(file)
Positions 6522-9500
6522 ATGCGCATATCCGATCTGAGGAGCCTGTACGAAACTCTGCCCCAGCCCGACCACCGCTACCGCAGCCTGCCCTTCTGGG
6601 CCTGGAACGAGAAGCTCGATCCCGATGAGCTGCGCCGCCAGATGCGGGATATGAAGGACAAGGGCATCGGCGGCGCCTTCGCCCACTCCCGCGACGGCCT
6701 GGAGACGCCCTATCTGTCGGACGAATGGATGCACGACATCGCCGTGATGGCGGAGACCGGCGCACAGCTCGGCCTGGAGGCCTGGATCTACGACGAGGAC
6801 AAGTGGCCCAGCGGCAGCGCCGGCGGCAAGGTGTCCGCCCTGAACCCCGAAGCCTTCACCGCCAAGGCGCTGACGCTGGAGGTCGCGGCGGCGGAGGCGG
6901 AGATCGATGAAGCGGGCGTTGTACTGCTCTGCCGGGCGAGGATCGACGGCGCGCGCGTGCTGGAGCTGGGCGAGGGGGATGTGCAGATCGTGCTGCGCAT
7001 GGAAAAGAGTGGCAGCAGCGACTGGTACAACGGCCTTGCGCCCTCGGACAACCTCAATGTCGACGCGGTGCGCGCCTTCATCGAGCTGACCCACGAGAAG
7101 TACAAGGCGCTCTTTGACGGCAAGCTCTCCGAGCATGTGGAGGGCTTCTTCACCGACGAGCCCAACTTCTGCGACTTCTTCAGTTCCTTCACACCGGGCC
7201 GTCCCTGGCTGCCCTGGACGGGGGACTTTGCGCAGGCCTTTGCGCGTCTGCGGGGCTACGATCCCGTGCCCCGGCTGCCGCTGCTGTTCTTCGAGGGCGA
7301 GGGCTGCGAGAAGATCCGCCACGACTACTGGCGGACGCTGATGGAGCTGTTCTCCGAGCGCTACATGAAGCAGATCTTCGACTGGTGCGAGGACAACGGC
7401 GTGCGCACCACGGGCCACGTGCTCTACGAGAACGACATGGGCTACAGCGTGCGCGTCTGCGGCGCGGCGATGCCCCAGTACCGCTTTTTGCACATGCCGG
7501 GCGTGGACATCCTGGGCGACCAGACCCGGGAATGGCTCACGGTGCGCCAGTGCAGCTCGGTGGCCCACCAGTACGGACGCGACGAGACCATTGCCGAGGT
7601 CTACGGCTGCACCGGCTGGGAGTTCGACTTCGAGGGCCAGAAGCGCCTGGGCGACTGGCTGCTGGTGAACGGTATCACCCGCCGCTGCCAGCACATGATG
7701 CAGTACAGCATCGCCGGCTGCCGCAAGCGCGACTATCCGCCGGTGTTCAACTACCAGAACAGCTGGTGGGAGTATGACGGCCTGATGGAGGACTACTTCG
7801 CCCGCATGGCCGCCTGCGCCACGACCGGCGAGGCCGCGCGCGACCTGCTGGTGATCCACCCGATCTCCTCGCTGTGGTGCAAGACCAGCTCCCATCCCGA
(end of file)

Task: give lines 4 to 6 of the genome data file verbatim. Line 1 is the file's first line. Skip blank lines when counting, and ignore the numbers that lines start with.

6701 GGAGACGCCCTATCTGTCGGACGAATGGATGCACGACATCGCCGTGATGGCGGAGACCGGCGCACAGCTCGGCCTGGAGGCCTGGATCTACGACGAGGAC
6801 AAGTGGCCCAGCGGCAGCGCCGGCGGCAAGGTGTCCGCCCTGAACCCCGAAGCCTTCACCGCCAAGGCGCTGACGCTGGAGGTCGCGGCGGCGGAGGCGG
6901 AGATCGATGAAGCGGGCGTTGTACTGCTCTGCCGGGCGAGGATCGACGGCGCGCGCGTGCTGGAGCTGGGCGAGGGGGATGTGCAGATCGTGCTGCGCAT